OMAMI: The urgency of SME health insurance cannot be overlooked

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OMAMI: The urgency of SME health insurance cannot be overlooked
OMAMI: The urgency of SME health insurance cannot be overlooked

Africa-Press – Kenya. About 7.4 million Small and medium-sized enterprises (SMEs) form the backbone of Kenya’s economy, contributing 40% of its GDP and employing nearly 78% of its working population.

Yet, amidst this socio-economic vitality lies a sobering reality – a large portion of the hardworking individuals employed by SMEs and their families are without adequate health insurance coverage.

According to recent data from the National Bureau of Statistics (KNBS), only 19% of Kenya’s population has health insurance, leaving a vast majority vulnerable to the uncertainties of healthcare costs.

For SME workers, this translates to a glaring gap in their financial security and well-being.

The reasons behind this discrepancy are multifaceted, but one primary hurdle stands out: cost.

About 94% of small employers in a study said they find it challenging to offer health insurance, with nearly half describing it as very challenging.

The stark reality is that the burden of providing comprehensive health coverage often outweighs the financial capabilities of small businesses, leaving them with few viable options.

Additionally, the available health insurance options for SMEs are far from favourable.

Many find themselves locked out of group cover benefits due to unfavourable terms for those with fewer employees. Even for those who manage to secure coverage, the road is fraught with obstacles.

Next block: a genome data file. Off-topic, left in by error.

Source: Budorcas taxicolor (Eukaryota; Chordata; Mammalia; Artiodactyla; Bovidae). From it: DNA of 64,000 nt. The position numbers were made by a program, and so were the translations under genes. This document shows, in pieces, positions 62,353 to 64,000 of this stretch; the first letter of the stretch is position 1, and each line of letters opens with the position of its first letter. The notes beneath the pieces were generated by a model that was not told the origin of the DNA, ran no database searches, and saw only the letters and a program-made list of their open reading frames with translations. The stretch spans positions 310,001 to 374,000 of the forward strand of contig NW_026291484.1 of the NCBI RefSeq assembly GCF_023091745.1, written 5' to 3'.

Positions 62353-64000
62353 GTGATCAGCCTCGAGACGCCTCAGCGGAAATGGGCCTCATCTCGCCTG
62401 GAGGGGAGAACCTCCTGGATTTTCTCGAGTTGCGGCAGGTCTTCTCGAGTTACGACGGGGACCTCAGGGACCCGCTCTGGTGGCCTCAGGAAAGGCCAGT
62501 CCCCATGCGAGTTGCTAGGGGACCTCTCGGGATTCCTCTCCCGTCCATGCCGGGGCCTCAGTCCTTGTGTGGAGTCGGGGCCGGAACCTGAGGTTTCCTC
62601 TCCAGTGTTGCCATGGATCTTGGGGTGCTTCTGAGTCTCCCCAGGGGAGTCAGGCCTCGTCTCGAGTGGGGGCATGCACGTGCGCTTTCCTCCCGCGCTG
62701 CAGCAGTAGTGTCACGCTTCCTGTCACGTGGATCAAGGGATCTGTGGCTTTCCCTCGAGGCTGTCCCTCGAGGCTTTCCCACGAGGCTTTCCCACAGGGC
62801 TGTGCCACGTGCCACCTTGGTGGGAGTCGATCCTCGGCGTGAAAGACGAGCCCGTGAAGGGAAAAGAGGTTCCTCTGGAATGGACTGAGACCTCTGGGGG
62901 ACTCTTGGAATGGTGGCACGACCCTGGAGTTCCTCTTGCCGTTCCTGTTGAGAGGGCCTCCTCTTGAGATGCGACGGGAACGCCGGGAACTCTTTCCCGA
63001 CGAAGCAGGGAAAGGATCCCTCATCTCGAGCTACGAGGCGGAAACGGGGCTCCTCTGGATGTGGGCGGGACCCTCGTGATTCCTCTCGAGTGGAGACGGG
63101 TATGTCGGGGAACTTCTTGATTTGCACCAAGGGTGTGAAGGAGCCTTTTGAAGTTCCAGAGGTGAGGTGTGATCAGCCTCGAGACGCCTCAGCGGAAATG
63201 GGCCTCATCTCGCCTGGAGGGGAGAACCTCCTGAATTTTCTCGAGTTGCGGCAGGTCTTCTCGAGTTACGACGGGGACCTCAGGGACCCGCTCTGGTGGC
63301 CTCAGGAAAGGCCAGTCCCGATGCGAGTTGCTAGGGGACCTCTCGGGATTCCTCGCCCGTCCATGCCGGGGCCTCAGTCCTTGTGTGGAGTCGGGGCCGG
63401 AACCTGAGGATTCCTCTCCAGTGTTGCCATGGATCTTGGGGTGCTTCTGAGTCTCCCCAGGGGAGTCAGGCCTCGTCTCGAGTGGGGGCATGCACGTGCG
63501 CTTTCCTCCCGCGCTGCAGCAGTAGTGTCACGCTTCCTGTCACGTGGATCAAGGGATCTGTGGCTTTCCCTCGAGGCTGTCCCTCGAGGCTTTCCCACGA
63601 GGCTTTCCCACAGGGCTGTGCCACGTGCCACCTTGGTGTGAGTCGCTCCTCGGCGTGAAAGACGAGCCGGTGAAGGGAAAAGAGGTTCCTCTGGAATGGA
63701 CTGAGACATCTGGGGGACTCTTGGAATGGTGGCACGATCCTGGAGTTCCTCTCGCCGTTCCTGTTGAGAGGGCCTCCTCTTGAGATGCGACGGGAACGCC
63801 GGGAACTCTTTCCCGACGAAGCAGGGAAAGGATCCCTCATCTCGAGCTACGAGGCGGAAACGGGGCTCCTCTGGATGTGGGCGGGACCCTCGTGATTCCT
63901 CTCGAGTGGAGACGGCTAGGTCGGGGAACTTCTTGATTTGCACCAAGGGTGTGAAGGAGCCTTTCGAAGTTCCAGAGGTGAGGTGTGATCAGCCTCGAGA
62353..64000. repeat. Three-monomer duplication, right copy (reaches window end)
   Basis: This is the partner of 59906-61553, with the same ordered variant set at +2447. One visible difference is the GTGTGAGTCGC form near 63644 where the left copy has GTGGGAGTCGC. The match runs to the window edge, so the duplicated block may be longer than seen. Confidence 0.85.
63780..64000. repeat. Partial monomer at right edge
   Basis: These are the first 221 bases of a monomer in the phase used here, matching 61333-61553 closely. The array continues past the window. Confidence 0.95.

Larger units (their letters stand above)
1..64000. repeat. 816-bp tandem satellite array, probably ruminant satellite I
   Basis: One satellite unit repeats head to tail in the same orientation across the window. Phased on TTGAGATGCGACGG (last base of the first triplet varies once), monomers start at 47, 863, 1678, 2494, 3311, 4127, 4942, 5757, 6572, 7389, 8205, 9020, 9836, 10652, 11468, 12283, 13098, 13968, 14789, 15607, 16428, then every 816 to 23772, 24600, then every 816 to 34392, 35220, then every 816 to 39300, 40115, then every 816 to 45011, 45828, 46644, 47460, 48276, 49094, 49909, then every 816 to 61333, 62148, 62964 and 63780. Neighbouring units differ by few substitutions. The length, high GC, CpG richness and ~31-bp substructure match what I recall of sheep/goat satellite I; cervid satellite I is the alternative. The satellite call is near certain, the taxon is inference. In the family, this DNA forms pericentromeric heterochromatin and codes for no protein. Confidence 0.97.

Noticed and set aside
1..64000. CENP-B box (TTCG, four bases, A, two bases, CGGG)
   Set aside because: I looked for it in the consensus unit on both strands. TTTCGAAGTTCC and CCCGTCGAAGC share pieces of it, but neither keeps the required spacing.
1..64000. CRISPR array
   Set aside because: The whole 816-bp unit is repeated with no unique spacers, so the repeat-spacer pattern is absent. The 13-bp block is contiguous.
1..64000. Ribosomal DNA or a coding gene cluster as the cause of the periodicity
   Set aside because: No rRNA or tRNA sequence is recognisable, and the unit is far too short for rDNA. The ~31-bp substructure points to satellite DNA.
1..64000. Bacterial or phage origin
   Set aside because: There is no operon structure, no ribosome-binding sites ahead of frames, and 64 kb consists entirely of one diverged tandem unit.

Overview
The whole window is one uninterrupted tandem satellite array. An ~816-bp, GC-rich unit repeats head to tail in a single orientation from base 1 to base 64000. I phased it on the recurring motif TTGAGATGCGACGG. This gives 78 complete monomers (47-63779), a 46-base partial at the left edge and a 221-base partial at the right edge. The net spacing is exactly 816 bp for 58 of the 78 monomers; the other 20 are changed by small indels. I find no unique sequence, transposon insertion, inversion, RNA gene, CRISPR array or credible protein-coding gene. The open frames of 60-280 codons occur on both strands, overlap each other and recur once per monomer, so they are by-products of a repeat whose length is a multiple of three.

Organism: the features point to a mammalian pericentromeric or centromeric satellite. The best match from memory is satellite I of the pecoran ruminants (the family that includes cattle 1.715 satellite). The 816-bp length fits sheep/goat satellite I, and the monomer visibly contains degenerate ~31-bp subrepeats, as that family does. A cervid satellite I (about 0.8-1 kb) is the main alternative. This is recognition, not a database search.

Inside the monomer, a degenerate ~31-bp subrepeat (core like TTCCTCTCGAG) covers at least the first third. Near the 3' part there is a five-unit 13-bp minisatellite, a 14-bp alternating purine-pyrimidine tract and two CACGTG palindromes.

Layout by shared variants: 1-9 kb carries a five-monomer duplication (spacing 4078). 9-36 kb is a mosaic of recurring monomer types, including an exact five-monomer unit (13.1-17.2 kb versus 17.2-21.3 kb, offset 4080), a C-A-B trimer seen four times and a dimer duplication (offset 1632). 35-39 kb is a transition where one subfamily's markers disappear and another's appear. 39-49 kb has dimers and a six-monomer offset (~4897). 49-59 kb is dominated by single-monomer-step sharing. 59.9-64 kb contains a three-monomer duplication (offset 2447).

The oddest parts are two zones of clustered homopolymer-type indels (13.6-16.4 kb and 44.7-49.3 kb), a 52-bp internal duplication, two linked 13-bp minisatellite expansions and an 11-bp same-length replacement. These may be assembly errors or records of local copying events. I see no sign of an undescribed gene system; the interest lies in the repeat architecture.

Extended waiting periods, co-payment requirements at the point of claim, and convoluted policy structures, including upper age limits for renewal, serve as deterrents, rather than incentives, for potential buyers.

The current scenario paints a bleak picture for SMEs and their employees. As pillars of our economy, they deserve better – a system that empowers rather than impedes, that nurtures rather than stifles.

It’s time for a paradigm shift prioritising the health and well-being of our largest workforce.

Addressing this issue requires a multifaceted approach, starting at the policy level.

Policymakers must work in tandem with industry stakeholders to devise solutions that mitigate the financial strain on SMEs while enhancing the accessibility and comprehensiveness of health insurance options.

This could entail targeted subsidies, regulatory reforms, and innovative public-private partnerships aimed at expanding coverage and driving down costs for small enterprises.

Additionally, there is a pressing need for heightened awareness and education campaigns to empower SMEs with the knowledge and tools needed to navigate the challenges of health pursuing health insurance.

By fostering a culture of proactive risk management and financial planning, SMEs can be empowered to make informed decisions that safeguard the well-being of their employees and their families.

Old Mutual Health has taken a leadership role in driving change. The company just recently revamped its SME Health offering to get rid of waiting periods, remove co-payment requirements, support lifetime renewal, and cover organisations with as few as three employees.

This action serves to bridge the SME coverage gap, ensuring that no one is left behind in the pursuit of healthier lives.

The writer is the general manager, Health, Old Mutual

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